R-lab Bibliography

COURSE SYLLABUS 2018-2019

Peter Lang, Professor Architecture Theory and History, KKH.

MARCH 31, 2018.

 

R-Lab: Marvels and Catastrophes: Architecture and Cities and the Force of Nature with the 4th Istanbul Design Biennale, School of Schools, 2018.

 

BIBLIOGRAPHY:

 

Pliny the Elder: “You could hear the shrieks of women, the wailing of infants, and the shouting of men; some were calling their parents, others their children or their wives, trying to recognize them by their voices. People bewailed their own fate or that of their relatives, and there were some who prayed for death in their terror of dying. Many besought the aid of the gods, but still more imagined there were no gods left, and that the universe was plunged into eternal darkness for evermore.”

 

This year the R-Lab course will experiment with running a google group dedicated specifically to the readings and discussions on the readings. By now some of you will be able to obtain these books as digital books, or from the library, in many cases the books are printed by different publishers, so I have simply indicated original publication dates. Other books listed below might be very difficult or expensive to obtain, I will consider providing readings on PDF restricted to this class.

NOTE: this is a limited bibliography that hopefully most everyone will have time to read, but I will be adding references on this website. Further reading suggestions from course participants are encouraged.

 

REQUIRED READINGS:

 

Susan Sontag, The Volcano Lover, (London, Penguin, 2009)

Susan Sontag haunts this course. On collecting volcanos, climbing the peaks of death, miracles, the distinction between disasters like a cold winter, vs. disasters that constantly loom over the landscape, and yes, the French Revolution.

 

Naomi Klein, The Shock Doctrine: The Rise of Disaster Capitalism, (Picador, 2008)

everything you ever wanted to know about how we came to live inside the “iron cage” of neo-liberalism (see Max Weber’s The Protestant Ethic and the Spirit of Capitalism)

 

 

Further Fiction Readings:

 

Malcolm Lowry, Under the Volcano, (original publication date: 1947)

a good thesis on human fragility.

 

Endo Shusaku, Richard A. Schuchert trans., Volcano, a novel. (original publication date: 1972)

very biblical.

 

H.G. Wells, Time Machine, (original publication date: 1895)

read this and try to wonder how H.G. Wells good have figured this all out already more than a hundred years ago.

 

Stanisław Lem, Solaris, (original publication date:, 1970)

–a true cult classic, can be related to current Gaia theories, but an amazing novel, and an amazing satire on academic science.

 

 

NON-FICTION:

 

Rachel Carson, Silent Spring, (original publication date: 1962)

 

Jared Diamond, Collapse, How Societies Choose to Fail Succeed,(London, Viking Press, 2005)

on what it takes for a society to cut down the last tree in the forest.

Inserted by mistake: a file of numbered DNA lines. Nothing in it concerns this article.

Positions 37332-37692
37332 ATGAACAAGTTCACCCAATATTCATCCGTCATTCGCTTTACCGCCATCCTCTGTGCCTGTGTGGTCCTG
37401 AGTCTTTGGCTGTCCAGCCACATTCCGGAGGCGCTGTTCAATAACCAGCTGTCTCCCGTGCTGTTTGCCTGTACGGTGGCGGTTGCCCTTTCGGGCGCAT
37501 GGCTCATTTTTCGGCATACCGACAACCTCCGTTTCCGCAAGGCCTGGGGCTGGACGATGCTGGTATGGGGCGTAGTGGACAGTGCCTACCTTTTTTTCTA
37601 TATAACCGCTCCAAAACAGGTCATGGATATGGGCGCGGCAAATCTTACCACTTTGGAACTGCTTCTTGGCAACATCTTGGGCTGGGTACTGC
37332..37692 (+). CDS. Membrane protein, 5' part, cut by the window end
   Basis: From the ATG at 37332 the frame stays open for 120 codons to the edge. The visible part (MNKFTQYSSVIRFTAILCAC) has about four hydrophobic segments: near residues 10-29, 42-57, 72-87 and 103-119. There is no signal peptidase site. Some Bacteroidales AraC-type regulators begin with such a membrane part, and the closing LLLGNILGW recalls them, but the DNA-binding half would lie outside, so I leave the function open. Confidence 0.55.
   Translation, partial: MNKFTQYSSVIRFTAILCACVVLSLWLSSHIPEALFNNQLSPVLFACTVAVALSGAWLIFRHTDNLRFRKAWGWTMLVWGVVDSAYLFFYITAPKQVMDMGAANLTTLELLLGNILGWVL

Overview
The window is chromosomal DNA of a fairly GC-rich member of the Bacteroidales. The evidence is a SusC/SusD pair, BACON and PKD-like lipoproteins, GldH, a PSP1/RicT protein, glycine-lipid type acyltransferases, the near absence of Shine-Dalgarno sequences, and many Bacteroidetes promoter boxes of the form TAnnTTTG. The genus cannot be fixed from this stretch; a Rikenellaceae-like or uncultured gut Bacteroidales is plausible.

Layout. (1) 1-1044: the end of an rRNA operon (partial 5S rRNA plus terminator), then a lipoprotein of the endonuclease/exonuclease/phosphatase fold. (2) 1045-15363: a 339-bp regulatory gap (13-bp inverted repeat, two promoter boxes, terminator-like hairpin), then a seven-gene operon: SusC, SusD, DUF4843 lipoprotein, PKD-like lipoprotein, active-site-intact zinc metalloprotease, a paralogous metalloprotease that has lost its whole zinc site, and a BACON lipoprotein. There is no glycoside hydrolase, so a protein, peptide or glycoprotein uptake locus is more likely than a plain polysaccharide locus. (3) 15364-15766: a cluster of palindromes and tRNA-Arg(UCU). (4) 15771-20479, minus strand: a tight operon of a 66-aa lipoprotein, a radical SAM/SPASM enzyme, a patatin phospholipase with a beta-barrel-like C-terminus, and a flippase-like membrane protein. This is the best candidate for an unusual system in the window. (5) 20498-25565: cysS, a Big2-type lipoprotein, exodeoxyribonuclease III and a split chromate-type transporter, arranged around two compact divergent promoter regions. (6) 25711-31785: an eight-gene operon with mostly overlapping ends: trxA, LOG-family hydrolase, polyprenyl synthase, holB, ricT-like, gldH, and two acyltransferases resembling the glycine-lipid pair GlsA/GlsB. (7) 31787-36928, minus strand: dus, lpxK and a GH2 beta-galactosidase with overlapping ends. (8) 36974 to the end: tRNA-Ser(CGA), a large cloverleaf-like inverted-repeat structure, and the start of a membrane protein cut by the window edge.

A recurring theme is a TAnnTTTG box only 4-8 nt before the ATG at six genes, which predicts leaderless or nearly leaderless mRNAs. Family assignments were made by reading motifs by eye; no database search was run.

Donna Haraway, Simians, Cyborgs and Women: the Reivention of Nature, original publication dates, between 1978 and 1989.

 

Susanna M. Hoffman, Anthony Oliver-Smith ed.s, Catastrophe and Culture: the Anthropology of Disaster, (London, Oxford, 2002)

 

Emanuel Kant, “On the causes of earthquakes on the occasion of the calamity that befell the western countries of Europe towards the end of last year” link: https://documat.unirioja.es/descarga/articulo/1090088.pdf

Andreas Killen Nitzan Lebovic Ed.s, Catastrophes: A History and Theory of an Operative Concept (Berlin, Walter de Gruyter, 2014)

on how we understand accidents, states of exception, risk and prognostics, not to mention the ‘last man.’ see chapters: Andreas Killen, Nitzan Lebovic, “Introduction,” Eva Horn, “The Last Man: the Birth of Modern Apocalypse in Jean Paul, John Martin and Lord Byron,” Andreas Killen, “Accidents happen: The Industrial Accident in Industrial Germany,” Matthias Dörries, “Anticipating the Climate Catastrophe.”

 

Naomi Klein, The Shock Doctrine: The Rise of Disaster Capitalism, (Picador, 2008)

everything you ever wanted to know about how we got to here, the well managed neo-liberal tragedy.

 

 

Nathaniel Rich, Losing Earth: The Decade We Almost Stopped Climate Change New York Times, 2018,

https://www.nytimes.com/interactive/2018/08/01/magazine/climate-change-losing-earth.html?hp&action=click&pgtype=Homepage&clickSource=story-heading&m                                       –Good to know we could have done something about our current climate change mess quite some time ago.

 

Paul Virilio, The Original Accident, (Polity 2007)

 

Peter Lang, “Stalker Unbounded: Urban Activism and the Terrain Vague as Heterotopia by Default”   Editors: Lieven De Cauter, Michiel Dehaene Heterotopia and the City: Public Space in postcivil Society (London, Routledge, 2008),

 

on the work of Stalker, the Rome based urban arts group

 

Peter Lang, “Stalker on Location, in Karen A. Franck, Quentin Stevens, ed.s,  Loose Space: Possibility And Diversity In Urban Life London Routledge , 2006

on the work of Stalker, the Rome based urban arts group

Further Readings:

 

Superstudio, 12 Ideal Cities, AD Magazine, 1971, December.

an excellent demonstration on how to write the future of architecture

 

Irene Sunwoo, In Progress: the IID Summer Sessions, (London, Architectural Association, 2016)

on methodologies of education